You should have mentioned in your OP if you already published a paper. Since you did not mention it, I assume that you didn't do any research.

    In my country there is something that's called an "exam contract". Basically, one does not have to pay for tuition but only pays for doing the exam. This reduces the fees by a whole lot. Maybe there is something like that in your country??

    Try to pass a couple of upper level classes. If you ace them all, then this is a positive sign to the grad school commission.
  16. Sep 15, 2011 #15
    ^There is no concept of "Exam Contract" in the United States unfortunately. I don't know if that is where the OP lives. I think the OP should attempt to take the qualifiers at a decent school. Presumably he is already prepared for real and complex analysis. If he is still in contact with any of his old professors it is very possible they can arrange this. I am in undergrad but was able to take the real analysis qualifier last semester at another institution. I had self-studied and wanted some evidence for what I had done.
  17. Sep 15, 2011 #16


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    I posit this as a pure hypothetical, but what would happen if someone had a very high GRE (general and subject-specific) without an undergrad degree? I'd think that someone who could do that (and do it more than once) would certainly fit in the category of "special" and outlier.

    Or someone who's mugged it, but I think they're designed to prevent this sort of thing (more so than the SATs, at least).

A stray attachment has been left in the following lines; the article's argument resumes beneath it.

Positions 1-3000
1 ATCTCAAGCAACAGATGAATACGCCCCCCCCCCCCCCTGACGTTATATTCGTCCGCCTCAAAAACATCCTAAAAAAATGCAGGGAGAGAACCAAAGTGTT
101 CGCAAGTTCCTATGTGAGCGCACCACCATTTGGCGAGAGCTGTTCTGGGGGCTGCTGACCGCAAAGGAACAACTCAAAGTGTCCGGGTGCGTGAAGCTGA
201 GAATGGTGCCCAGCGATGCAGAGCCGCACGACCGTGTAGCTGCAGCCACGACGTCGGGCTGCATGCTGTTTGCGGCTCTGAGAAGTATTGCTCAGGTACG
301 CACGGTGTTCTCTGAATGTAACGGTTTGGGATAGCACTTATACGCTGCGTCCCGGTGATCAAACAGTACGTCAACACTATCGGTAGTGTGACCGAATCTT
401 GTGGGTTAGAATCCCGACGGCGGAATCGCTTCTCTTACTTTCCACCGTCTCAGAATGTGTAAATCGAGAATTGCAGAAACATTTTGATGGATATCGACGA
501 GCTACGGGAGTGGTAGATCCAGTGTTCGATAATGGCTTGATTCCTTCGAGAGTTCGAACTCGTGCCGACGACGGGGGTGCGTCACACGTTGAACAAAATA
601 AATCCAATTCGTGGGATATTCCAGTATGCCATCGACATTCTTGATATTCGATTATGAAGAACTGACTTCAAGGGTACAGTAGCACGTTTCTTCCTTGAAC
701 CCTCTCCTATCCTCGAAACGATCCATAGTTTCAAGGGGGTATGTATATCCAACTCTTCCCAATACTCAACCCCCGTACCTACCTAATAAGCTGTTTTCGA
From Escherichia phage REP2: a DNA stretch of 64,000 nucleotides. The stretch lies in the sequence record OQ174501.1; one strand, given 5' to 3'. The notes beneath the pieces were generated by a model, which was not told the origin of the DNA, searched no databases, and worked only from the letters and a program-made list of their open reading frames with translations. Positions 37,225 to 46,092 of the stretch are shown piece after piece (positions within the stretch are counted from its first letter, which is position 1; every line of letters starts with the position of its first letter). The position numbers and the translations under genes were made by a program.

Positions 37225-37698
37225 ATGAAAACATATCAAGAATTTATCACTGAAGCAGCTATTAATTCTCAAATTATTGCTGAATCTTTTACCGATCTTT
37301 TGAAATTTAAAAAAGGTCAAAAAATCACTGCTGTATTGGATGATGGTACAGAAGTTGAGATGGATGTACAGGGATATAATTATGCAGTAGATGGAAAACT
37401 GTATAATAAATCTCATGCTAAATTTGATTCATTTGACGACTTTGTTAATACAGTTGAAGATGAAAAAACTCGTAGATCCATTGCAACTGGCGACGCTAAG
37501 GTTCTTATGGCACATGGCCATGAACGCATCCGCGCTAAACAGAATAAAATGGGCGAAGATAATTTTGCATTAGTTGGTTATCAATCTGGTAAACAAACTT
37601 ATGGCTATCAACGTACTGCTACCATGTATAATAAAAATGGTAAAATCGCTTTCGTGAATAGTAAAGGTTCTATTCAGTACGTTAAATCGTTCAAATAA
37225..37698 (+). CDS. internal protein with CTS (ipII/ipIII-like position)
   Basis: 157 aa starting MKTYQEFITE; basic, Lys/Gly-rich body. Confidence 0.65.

18. Sep 15, 2011 #17


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    I think the most important thing is to realize that all that matters is what an admissions committee thinks. When you tell them you've self-studied something, that's meaningless to them because for all they know you're lying. You'll need to have good GRE/subject GRE scores, letters of recommendation, and possibly some kinda research because not having a degree or the formal classes is a HUGE red flag to them.

    On the more practical side, remember you're competing against people who have all that stuff PLUS they have their actual degrees and classes and GPA. Admissions committees do not exist to "give you a chance", their sole purpose is to find the best students who apply.
  19. Sep 15, 2011 #18
    I would think the only chance you have is if you publish one or more very well received papers in an area of mathematics. That is the only way you will be able to demonstrate that you have the necessary knowledge without the BS.
  20. Sep 15, 2011 #19
    Not sure where you are from, but is there a way you can go to a junior college and transfer somewhere, while doing something on the side for money (tutoring, etc)? Schools usually award financial aid to those who show promise.

    If you've already self-studied stuff, classes will be cake for you. So what you can do with your additional time at a school is to do some independent projects. Get a head start on what you'd do in grad school. You can try finishing your requirements in shorter time than 4 years - maybe in 2-3.